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Alexander Vigo-Valentín, Kimberly A. Bush and Samuel R. Hodge


There is limited evidence on physical activity patterns among Hispanic adolescents in Puerto Rico. This restricts opportunities to implement effective interventions and policies to increase physical activity in schools. The purpose of this study was to examine the physical activity behaviors of adolescents attending middle and high schools in Puerto Rico based on a compendium of moderate to vigorous physical activities including walking, jogging or running, bicycling, sports and more. A secondary purpose was to examine group differences as a function of gender and school level.


A cross-sectional survey research design was used. Students (N = 637) attending public middle and high schools completed a Visual 7-Day Physical Activity Recall survey. Both descriptive and inferential analyses were conducted to describe the sample and to determine group differences.


Puerto Rican adolescents’ levels of physical activity decreased throughout the week. Only a small proportion of them reached at least 60 minutes everyday of the week. Differences were found between middle and high school students’ daily and weekly participation in physical activities.


Most adolescents do not engage in sufficient physical activity.


Implications of the results are discussed and recommendations are articulated for policy makers, educators, and other professionals.

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Stewart A. Vella

promoting mental health and early intervention for people with mental health problems is a priority. Organized Sport as an Avenue to Support Mental Health One engaging vehicle through which mental health can be promoted among young people is organized sport ( Swann et al., 2018 ). Organized sport is one of

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Salomé Aubert, Julien Aucouturier, Jeremy Vanhelst, Alicia Fillon, Pauline Genin, Caroline Ganière, Corinne Praznoczy, Benjamin Larras, Julien Schipman, Martine Duclos and David Thivel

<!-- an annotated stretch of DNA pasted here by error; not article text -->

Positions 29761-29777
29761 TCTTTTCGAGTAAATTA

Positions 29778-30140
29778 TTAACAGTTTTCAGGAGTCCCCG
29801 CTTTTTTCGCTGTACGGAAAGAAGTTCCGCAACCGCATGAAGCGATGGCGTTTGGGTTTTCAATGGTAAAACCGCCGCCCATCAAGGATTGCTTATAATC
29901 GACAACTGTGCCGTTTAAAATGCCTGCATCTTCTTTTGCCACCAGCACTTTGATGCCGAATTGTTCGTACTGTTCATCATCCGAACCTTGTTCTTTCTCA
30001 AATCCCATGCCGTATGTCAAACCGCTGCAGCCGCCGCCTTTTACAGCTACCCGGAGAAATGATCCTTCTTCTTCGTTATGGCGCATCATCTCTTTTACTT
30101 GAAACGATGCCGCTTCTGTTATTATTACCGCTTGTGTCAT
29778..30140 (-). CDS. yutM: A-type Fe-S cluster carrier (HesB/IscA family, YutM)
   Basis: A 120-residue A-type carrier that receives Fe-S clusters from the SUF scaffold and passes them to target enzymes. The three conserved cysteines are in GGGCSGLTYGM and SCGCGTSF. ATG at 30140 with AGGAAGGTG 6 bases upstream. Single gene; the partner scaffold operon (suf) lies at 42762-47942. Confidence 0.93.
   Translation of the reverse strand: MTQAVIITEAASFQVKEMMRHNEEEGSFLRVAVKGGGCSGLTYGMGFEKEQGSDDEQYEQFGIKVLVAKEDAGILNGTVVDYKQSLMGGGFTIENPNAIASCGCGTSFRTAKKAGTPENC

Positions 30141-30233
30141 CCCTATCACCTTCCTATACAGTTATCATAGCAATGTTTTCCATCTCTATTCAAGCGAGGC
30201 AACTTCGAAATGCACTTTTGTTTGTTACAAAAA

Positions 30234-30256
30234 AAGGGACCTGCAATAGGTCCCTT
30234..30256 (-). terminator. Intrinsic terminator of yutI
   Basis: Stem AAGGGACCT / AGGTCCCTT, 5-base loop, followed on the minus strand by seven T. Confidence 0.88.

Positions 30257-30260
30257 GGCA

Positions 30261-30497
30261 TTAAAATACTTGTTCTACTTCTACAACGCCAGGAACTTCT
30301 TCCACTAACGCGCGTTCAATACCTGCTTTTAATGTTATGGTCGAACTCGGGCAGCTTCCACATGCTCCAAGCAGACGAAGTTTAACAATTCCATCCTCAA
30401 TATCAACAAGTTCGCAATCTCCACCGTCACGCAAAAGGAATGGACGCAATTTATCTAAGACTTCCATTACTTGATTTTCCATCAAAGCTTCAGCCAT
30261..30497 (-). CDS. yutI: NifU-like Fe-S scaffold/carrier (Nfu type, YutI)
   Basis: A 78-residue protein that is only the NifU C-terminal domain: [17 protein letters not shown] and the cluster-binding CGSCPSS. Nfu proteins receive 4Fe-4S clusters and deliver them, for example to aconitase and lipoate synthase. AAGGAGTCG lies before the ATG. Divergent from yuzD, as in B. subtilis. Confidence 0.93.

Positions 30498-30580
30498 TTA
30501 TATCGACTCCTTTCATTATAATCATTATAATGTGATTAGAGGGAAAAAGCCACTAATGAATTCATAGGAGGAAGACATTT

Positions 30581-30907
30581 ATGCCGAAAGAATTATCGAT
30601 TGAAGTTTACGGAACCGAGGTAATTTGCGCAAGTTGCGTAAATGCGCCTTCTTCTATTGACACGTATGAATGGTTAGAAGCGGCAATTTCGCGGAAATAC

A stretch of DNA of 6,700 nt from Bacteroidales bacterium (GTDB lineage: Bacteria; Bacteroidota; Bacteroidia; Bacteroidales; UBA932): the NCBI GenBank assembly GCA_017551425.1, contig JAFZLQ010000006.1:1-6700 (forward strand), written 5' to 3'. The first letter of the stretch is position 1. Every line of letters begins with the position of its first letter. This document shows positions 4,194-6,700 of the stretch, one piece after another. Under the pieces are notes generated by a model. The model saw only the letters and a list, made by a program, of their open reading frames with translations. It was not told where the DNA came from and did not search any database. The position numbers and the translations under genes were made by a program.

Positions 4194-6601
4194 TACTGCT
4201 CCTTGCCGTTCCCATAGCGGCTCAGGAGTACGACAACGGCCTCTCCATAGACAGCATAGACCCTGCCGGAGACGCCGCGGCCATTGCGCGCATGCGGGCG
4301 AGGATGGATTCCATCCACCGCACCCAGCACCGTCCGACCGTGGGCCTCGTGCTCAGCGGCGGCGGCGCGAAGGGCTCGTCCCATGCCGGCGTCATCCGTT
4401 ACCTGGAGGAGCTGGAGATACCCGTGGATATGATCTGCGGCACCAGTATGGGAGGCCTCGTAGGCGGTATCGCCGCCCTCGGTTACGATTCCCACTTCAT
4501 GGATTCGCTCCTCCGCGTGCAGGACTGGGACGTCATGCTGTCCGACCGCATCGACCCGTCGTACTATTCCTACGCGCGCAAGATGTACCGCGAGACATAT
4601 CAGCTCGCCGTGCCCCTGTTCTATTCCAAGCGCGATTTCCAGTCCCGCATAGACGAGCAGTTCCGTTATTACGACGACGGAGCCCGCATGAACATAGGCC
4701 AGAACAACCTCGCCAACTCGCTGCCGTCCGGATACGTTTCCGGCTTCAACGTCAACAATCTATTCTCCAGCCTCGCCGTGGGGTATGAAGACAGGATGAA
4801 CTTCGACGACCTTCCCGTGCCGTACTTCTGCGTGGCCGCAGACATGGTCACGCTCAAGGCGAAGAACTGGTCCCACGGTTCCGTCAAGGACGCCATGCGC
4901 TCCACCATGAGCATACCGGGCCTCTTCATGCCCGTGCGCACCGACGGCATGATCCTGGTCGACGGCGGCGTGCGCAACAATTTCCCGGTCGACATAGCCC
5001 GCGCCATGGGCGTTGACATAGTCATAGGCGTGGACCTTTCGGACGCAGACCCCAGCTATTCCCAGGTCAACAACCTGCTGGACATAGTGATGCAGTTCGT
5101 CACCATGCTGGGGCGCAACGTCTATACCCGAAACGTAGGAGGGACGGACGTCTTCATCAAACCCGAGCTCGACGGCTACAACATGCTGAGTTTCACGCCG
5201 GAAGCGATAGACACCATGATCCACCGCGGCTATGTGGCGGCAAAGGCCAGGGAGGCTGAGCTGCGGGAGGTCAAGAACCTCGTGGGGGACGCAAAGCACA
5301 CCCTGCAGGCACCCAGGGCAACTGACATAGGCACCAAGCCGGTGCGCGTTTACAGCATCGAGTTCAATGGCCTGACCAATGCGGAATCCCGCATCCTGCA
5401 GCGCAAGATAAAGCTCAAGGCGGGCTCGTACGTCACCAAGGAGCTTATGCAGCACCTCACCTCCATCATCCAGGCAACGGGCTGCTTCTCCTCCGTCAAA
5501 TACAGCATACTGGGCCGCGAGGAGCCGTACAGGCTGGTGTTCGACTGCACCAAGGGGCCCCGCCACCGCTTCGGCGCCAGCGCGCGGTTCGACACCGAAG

This French 2016 Report Card adopted and adapted the Global Matrix 2.0 harmonized process to provide the first national grades for each of the common physical activity indicators: overall physical activity, organized sport participation, active transportation, sedentary behaviors, family and peers

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Verity Booth, Alex Rowlands and James Dollman

different contexts of PA and participation over a longer time span, researchers have investigated PA participation within different contexts. Some international studies indicate that organized sport trends are somewhat inconsistent; however, most studies reported an increase in participation ( 11

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Taru Manyanga, Joel D. Barnes, Chalchisa Abdeta, Ade F. Adeniyi, Jasmin Bhawra, Catherine E. Draper, Tarun R. Katapally, Asaduzzaman Khan, Estelle Lambert, Daga Makaza, Vida K. Nyawornota, Reginald Ocansey, Narayan Subedi, Riaz Uddin, Dawn Tladi and Mark S. Tremblay

stakeholders. These data and information were aggregated and consolidated into report cards following a harmonized process. 23 , 24 , 26 Ten core indicators for the Global Matrix 3.0 (overall physical activity, organized sport and physical activity, active play, active transportation, sedentary behaviors

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Patrick Abi Nader, Lina Majed, Susan Sayegh, Lama Mattar, Ruba Hadla, Marie Claire Chamieh, Carla Habib Mourad, Elie-Jacques Fares, Zeina Hawa and Mathieu Bélanger

Hospital (Qatar). The LRWG implemented a comprehensive literature review to identify all peer-reviewed literature, national surveys, and gray literature (eg, government reports) that were published on the following 10 PA indicators: overall PA, organized sport and PA, active play, active transportation